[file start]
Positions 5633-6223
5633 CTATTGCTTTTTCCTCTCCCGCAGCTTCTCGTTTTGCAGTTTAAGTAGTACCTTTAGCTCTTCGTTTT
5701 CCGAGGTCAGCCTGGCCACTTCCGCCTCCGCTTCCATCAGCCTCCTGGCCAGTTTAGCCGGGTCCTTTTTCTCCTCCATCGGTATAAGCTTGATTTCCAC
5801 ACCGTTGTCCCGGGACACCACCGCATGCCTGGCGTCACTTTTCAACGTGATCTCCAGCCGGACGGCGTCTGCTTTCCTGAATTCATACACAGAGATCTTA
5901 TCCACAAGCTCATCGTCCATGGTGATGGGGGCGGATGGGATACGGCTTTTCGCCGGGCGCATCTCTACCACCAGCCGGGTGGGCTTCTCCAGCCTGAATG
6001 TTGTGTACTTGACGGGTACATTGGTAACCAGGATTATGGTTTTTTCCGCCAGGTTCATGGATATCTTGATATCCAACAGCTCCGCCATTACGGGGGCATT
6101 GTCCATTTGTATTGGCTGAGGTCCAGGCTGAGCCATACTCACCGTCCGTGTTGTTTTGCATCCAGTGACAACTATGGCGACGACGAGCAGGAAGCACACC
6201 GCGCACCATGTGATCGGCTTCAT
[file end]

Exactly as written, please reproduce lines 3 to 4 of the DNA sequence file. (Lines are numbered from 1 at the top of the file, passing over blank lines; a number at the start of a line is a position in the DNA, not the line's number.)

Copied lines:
5701 CCGAGGTCAGCCTGGCCACTTCCGCCTCCGCTTCCATCAGCCTCCTGGCCAGTTTAGCCGGGTCCTTTTTCTCCTCCATCGGTATAAGCTTGATTTCCAC
5801 ACCGTTGTCCCGGGACACCACCGCATGCCTGGCGTCACTTTTCAACGTGATCTCCAGCCGGACGGCGTCTGCTTTCCTGAATTCATACACAGAGATCTTA